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Wearable Architecture: Fashion to the Rescue
|Title:||Wearable Architecture: Fashion to the Rescue|
|Contributors:||Anderson, Amy (advisor)|
|Date Issued:||May 2011|
|Abstract:||This dissertation, titled “Wearable Architecture: Fashion to the Rescue,” studies fashion and architecture in order to assess if the emerging urban nomad fashion trend can inform a new direction in temporary disaster relief for the families of Hawai‘i. The intention is to discover whether the clothes and accessories worn by survivors of natural disasters in bicoastal cities can provide shelter and relief to survivors between the event and the supply of government issued temporary housing. The methodologies used to prove the need for a wearable disaster relief kit are organized into three parts. The first topic researched is natural disasters. Analysis and observation of natural disasters support and demonstrate the need for a kit in times of a natural disaster. This section covers the various needs and problems of a disaster victim and thus reveals what design features should be incorporated into the proposed prototype. The second topic researched is minimalist shelters, which include indigenous shelters, low-income housing, and homeless shelters. This study is crucial as it explores the world of people who live with only the most basic and simple items that are necessary for survival. The resulting information is aimed at defining the basic essentials of everyday survival and how these necessities can be incorporated into a wearable disaster relief kit. The third topic researched is current related technologies. While the first two parts focus on the needs of people following a natural disaster as well as on a day-to-day basis, this part focuses on the tools and inventions that people have created to help address those needs. The information gathered concentrates on portable architecture, wearable architecture, survival kit tools, and materials. With this information, ideas for the prototype arise as the potential and constraints of each invention are examined, thus paving the way for design features that can be incorporated into the proposed prototype. Based on the information gathered, the design parameters were created and this list served as a guide for the wearable disaster relief kit prototype. By establishing the limitations and structure of the design, it paved the way for the design of The Compleat Retreat. The Compleat Retreat is an all-in-one shelter, jacket, floatation device and emergency kit.|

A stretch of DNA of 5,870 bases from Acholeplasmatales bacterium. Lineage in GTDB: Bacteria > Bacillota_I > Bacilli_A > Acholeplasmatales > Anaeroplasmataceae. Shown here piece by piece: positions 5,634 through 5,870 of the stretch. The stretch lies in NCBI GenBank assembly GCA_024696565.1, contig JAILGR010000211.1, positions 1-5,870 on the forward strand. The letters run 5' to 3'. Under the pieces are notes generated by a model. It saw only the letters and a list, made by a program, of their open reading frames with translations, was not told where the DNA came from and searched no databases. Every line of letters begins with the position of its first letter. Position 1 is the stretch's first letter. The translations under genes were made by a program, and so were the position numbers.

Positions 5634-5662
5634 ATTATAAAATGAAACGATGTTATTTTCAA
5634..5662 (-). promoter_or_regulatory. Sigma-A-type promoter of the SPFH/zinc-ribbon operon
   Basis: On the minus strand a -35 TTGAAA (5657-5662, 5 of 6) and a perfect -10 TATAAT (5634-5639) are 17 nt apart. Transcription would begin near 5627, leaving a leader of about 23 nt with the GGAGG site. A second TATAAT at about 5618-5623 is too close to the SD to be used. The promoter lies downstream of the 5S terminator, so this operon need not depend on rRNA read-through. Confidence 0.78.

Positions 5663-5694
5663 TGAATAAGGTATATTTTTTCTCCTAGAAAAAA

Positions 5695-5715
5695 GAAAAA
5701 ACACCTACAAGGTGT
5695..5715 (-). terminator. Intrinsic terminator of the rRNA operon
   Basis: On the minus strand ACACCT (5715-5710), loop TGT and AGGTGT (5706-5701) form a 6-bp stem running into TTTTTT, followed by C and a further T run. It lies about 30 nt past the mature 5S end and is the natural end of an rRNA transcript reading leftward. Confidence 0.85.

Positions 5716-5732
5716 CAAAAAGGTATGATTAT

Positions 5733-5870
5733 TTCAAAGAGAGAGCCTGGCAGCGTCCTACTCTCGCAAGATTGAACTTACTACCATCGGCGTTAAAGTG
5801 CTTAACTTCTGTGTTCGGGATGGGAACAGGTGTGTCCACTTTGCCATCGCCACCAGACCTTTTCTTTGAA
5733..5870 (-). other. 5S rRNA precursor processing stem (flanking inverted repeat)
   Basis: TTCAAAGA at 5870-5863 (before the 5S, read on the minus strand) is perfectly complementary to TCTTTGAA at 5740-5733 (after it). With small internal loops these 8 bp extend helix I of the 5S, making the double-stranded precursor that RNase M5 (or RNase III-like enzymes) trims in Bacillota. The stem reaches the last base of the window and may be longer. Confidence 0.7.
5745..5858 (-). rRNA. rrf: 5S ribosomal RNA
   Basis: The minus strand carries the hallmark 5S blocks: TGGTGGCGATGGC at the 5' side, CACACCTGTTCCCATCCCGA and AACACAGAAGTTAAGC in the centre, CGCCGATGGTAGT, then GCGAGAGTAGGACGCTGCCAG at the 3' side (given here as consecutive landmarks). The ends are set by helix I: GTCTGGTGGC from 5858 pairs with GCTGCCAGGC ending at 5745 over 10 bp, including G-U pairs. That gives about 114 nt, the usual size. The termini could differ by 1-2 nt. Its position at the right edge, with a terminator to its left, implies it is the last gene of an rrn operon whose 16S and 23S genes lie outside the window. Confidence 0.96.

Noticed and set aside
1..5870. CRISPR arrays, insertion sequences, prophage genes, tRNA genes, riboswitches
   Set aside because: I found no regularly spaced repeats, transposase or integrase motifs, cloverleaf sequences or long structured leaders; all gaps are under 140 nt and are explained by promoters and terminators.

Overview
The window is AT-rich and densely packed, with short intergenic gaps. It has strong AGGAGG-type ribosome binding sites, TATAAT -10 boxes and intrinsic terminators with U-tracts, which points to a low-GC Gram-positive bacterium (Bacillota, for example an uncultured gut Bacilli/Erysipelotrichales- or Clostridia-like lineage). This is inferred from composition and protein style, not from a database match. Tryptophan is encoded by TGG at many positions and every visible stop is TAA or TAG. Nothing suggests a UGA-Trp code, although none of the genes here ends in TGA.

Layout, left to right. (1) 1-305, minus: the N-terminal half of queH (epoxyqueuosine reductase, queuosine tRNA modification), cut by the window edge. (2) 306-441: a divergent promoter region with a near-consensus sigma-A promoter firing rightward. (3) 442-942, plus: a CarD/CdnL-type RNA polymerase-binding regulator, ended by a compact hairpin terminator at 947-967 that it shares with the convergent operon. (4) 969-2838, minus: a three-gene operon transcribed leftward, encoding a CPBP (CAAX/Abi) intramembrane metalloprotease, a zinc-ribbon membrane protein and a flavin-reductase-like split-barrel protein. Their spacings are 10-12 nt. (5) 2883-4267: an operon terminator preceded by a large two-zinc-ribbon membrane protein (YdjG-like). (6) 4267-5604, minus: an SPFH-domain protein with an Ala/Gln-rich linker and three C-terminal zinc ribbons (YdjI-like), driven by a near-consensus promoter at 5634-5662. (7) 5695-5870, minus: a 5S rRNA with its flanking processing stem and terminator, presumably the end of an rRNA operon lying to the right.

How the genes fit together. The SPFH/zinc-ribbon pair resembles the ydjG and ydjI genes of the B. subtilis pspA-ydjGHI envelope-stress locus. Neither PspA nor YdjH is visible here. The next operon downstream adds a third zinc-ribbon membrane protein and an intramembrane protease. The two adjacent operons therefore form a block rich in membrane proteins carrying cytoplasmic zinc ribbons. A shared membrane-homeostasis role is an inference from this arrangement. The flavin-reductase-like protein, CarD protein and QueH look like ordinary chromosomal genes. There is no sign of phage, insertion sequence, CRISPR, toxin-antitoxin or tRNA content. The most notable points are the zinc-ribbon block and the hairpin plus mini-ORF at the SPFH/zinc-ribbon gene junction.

|Appears in Collections:||
D.ARCH. - Architecture|
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